Our County Clerk is not happy with recent stories about the potential for vulnerability in our election systems.
Despite reports from federal intelligence agencies and media outlets of Russia’s widespread targeting of state and local elections around the country and in Texas, election administrators in the nation’s third-largest county say Vladimir Putin’s government does not pose a unique or heightened cybersecurity threat.
Harris County Clerk Stan Stanart said his office, which runs local elections, has a slew of checks in place to prevent hackers from tampering with the vote, including multiple backed-up voter registration databases that are kept offline. He said reports produced by voting machines before every election ensure the machines do not come pre-loaded with votes and after the election allow the county to cross-check against final tallies to make sure the vote is not manipulated.
While most observers and experts agree Russia exemplifies a new threat to election infrastructure nationwide, Stanart said the county faces no greater risk from Russia today than threats going back to the 1980s. He also challenged the veracity of reports that the Kremlin had attempted to coordinate widespread attacks on state and local election systems in 2016.
“Where’s the evidence?” Stanart said. “I would really question that.”
Bloomberg reported in June that Russian hackers “hit” voter databases and software systems in 39 states, in some cases penetrating campaign finance databases and software used by poll workers, and attempted to alter or delete voter data in Illinois.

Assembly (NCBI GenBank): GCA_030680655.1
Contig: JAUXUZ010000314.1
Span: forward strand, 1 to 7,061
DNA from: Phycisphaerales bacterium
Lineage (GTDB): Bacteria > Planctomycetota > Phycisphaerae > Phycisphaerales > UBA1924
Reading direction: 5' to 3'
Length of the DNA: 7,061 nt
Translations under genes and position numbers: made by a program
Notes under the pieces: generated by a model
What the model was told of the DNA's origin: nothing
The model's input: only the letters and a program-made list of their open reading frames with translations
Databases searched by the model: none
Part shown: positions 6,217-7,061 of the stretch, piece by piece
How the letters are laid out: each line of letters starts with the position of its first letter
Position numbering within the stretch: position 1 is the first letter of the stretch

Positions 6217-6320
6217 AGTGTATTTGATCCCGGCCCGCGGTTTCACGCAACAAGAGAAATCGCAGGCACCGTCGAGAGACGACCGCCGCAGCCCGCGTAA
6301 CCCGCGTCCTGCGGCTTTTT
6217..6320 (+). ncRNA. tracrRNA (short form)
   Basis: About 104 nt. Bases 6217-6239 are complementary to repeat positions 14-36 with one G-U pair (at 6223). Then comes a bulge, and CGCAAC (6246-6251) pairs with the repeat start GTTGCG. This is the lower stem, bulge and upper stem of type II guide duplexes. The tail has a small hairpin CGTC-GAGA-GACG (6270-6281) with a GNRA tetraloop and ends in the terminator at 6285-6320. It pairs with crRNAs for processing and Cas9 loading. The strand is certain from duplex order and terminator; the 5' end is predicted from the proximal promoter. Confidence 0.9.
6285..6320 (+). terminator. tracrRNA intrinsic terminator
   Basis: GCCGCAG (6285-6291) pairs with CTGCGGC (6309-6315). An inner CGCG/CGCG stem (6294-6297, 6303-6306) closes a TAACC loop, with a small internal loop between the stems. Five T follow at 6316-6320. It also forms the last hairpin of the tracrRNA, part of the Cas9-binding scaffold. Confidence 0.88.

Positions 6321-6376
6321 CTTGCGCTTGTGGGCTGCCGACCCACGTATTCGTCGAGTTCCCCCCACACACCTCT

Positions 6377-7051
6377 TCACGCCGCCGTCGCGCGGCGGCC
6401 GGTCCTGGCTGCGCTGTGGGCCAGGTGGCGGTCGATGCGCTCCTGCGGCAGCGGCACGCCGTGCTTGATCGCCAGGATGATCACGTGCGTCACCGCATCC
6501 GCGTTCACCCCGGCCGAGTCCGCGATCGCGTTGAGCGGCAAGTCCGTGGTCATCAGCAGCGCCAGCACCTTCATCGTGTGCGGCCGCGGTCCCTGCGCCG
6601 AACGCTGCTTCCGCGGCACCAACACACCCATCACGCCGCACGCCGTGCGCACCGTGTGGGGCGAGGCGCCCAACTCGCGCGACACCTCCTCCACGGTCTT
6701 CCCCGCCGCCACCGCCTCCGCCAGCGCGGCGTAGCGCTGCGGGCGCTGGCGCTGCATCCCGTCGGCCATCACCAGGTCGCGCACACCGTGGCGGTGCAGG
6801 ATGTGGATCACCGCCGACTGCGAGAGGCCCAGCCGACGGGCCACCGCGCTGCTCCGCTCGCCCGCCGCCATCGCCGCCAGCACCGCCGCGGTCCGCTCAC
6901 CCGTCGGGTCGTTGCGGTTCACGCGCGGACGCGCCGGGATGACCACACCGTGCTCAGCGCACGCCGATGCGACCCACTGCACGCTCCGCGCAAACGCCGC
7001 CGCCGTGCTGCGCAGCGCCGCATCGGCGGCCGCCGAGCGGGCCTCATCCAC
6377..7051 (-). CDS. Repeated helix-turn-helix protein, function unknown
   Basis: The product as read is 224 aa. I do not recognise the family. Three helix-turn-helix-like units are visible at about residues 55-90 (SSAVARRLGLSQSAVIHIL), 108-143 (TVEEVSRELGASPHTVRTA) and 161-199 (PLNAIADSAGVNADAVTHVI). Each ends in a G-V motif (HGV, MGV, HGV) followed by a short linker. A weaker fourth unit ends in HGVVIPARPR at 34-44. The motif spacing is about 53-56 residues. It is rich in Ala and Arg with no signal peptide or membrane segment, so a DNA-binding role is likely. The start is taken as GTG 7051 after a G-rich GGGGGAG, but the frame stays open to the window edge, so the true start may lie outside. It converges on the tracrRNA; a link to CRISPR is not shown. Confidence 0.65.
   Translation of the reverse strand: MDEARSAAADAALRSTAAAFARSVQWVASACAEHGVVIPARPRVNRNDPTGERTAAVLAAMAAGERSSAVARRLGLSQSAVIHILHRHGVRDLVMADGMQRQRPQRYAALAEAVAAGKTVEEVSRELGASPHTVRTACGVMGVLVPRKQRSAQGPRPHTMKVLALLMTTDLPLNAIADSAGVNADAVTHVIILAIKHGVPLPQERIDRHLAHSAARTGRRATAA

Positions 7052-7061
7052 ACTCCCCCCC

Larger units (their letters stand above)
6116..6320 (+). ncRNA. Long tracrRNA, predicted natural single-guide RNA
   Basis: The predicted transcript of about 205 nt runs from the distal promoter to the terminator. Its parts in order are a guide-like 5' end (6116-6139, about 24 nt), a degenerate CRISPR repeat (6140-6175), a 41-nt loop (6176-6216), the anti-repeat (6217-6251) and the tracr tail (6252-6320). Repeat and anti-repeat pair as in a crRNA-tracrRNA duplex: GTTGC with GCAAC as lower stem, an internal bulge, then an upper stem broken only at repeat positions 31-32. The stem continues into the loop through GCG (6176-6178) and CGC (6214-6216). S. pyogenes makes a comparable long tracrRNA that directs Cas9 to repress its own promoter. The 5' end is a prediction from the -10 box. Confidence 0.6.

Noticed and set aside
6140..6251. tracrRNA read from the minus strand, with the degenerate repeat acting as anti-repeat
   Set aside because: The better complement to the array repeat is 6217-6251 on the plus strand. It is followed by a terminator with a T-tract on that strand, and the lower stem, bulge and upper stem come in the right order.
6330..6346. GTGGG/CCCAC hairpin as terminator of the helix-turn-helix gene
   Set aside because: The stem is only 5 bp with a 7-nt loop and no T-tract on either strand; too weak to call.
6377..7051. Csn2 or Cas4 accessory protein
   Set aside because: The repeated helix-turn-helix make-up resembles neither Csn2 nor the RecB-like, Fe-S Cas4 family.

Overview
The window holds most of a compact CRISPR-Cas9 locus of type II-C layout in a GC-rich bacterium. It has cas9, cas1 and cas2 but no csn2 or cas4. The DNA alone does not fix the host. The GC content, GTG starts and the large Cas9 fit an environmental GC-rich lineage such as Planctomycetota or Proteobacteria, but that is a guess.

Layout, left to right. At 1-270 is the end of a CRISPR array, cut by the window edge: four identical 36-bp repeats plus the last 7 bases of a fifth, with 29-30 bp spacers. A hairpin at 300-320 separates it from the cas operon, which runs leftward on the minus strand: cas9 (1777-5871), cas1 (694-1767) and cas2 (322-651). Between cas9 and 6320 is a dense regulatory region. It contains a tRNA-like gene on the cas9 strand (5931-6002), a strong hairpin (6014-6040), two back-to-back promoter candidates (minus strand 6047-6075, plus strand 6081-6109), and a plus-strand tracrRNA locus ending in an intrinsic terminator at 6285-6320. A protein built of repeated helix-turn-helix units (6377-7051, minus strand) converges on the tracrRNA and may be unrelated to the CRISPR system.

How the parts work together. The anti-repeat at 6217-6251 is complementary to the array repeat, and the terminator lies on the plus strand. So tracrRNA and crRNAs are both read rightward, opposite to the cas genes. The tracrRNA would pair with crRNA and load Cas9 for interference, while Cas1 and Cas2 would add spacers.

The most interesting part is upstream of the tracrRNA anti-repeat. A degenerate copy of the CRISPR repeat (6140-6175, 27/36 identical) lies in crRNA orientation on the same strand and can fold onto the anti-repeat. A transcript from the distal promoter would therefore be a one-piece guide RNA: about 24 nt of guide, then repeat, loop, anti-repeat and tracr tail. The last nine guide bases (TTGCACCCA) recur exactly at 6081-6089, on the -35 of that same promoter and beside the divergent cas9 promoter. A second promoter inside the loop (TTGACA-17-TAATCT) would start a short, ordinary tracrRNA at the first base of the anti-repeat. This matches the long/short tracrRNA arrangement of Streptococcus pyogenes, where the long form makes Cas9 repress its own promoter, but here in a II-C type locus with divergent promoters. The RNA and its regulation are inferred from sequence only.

Also last month, the Dallas Morning News published a story that election officials there had found attempts to hack their election system ahead of the November election. The newspaper reported that election officials there cross-referenced hundreds of suspicious or possibly Russian-linked IP addresses provided to them by the U.S. Department of Homeland Security against those that had attempted to access Dallas County servers in early October and found 17 matches.
Stanart said his office has not seen that list of IP addresses. Dallas County election officials did not respond to a request for comment.
Harris County officials refuse to answer whether they saw any attempts to penetrate the county’s systems. While Stanart himself said he has not found that Russian-linked hackers targeted the local election system, he acknowledged that other county security officials could have found and stopped such attempts before they reached his office.
Those officials repeatedly have not answered questions about whether they saw such a threat.
Bruce High, the chief information officer and executive director of the county’s Central Technology Services, has acknowledged a recent “spike” in attempts to hack Harris County servers from outside of America’s borders, but has declined to explain when the spike began, what is being targeted and where the hack attempts are coming from.